Through a Jungian Lens

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Hiding From The Inner Critic – NaNoWriMo

with 3 comments

In the middle of the NaNoWriMo challenge.

In the middle of the NaNoWriMo challenge.

It’s day fourteen of thirty days for the Novel Writing Challenge. I have finished the first draft of a 51,000 word novel, the easiest part of the challenge for me. Now, I have begun to read what I have written, agonize over the messes, fill in the holes, and toss out the garbage.  I managed to hold to the process letting the words come out without letting an inner critic have his say. As the words came out, it was as if I was living the story being told. I felt the frustrations of the main character, his fears, his hopes and his adventures. At times I laughed, other times I shook my head at the absurd situations that the main character found himself at times, and I cried with him over losses and failures. There was no room for the inner critic in the telling of a story, or should I say, while the story told itself through my fingers on the keyboard.

But now? Well, now it becomes work. The magic that came with the telling of the tale has retreated for now. I am somehow to make something of this mass of words, taming it somehow so that others can hopefully one day, read it. This work has begun this morning. I have re-written one tiny scene just to get the feel of this process. But, no sooner had I re-written the scene when I found myself leaving the keyboard to go into the kitchen to put a half-cup of cold coffee into the microwave to warm up. While it was warming up, I was back at the keyboard checking out what was new on Twitter which then led me to browsing a few new-to-me websites. I didn’t hear the buzzer on the microwave telling me the coffee was warm.

As I looked up from the keyboard, I saw the sun peeking out from behind a sky mostly covered with clouds. I got up and looked at the wet pavement, then checked the thermometer to see the temperature – yes, it was just above freezing. I wandered back into the kitchen thinking I should have some coffee but couldn’t find my cup. Just as I was to take another cup out of the cupboard, I remembered about the coffee in the microwave which had turned cold. I put it back in for another shot of microwaves standing there until the buzzer went off, determined that this time I would get the coffee while it was hot. Then it was back to Twitter to check out the #NaNoWriMo hashtag to see what others were doing. It was there that I found the image for today’s post. I chuckled seeing it, thankful that I didn’t have these issues when it came to the novel-in-progress.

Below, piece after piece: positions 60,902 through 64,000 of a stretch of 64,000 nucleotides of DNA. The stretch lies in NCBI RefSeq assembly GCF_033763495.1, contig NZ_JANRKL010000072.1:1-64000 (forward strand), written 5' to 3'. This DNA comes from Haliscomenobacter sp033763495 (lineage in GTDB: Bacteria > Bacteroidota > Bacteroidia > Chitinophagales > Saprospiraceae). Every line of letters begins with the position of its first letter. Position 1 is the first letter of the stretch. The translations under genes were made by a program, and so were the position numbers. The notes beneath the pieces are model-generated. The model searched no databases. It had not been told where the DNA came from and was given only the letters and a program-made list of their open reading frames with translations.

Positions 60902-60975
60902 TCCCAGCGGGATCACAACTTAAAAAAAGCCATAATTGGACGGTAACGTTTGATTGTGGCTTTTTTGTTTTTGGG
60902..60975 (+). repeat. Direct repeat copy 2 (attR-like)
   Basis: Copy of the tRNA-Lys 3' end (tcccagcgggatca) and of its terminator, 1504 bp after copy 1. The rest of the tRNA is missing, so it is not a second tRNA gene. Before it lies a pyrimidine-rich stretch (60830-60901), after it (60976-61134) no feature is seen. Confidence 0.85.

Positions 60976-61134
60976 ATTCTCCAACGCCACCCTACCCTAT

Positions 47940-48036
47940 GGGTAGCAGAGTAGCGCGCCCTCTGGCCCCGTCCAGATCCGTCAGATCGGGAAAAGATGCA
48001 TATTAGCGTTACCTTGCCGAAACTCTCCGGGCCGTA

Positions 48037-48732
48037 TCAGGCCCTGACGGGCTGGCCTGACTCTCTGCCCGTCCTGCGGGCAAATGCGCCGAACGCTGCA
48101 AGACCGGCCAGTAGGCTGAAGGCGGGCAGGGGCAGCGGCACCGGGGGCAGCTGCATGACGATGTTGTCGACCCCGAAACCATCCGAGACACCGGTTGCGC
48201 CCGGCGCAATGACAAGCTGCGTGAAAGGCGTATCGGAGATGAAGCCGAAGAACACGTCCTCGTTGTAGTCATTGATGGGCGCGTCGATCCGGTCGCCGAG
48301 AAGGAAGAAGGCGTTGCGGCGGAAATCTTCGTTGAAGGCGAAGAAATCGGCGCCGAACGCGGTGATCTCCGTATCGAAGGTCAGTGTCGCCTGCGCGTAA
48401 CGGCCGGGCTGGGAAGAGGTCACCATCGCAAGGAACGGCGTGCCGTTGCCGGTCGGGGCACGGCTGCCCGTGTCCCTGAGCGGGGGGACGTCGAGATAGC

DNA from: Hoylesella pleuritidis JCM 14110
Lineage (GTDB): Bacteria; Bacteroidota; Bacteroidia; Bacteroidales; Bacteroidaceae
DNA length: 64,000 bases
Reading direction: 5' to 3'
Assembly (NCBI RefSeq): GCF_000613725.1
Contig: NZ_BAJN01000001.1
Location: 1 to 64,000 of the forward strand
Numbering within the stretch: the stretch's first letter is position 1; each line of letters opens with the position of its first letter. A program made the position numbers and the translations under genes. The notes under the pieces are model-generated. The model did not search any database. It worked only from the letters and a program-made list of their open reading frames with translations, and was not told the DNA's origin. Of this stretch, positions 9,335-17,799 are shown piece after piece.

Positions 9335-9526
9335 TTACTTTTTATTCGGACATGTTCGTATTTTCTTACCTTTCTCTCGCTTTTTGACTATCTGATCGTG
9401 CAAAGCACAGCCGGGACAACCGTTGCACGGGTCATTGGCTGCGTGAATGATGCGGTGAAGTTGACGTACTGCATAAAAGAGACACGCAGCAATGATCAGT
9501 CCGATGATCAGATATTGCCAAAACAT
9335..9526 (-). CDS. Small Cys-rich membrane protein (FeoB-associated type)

Since the pressure was off now that I had written the required number of words, I thought I might as well re-connect here and bring the image here to share with you. So here it is, three hours since my last words were written in the process of cleaning up the messes in the novel. Somehow, I have to get my act together and get back to that task and face the inner critic that has a few choice words for me.

Later.

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Written by Robert G. Longpré

November 14, 2013 at 10:39 am

Posted in Jungian Psychology

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3 Responses

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  1. Thanks Robert; The piece inspires one to continue to seek out the dragons. To read of another out there, if not slaying these critters, these green scaled inner critics, that warrior of the keyboard manages to carry the creative torch into darkest lair. Thank you again.

    Russo Lewis

    November 14, 2013 at 9:28 pm

  2. I think it would be simultaneously splendid and sordid trying to write in a deadline. I admire your challenge.

    Urspo

    November 15, 2013 at 6:14 am

  3. Congratulations! It’s encouraging to hear of someone who’s reached the revision stage already! My inner critic has been quiet so far but I just know she’s waiting for me to hit word 50,000 so that she can come out and mess with me. ;.)

    Jadi Campbell

    November 17, 2013 at 6:52 am


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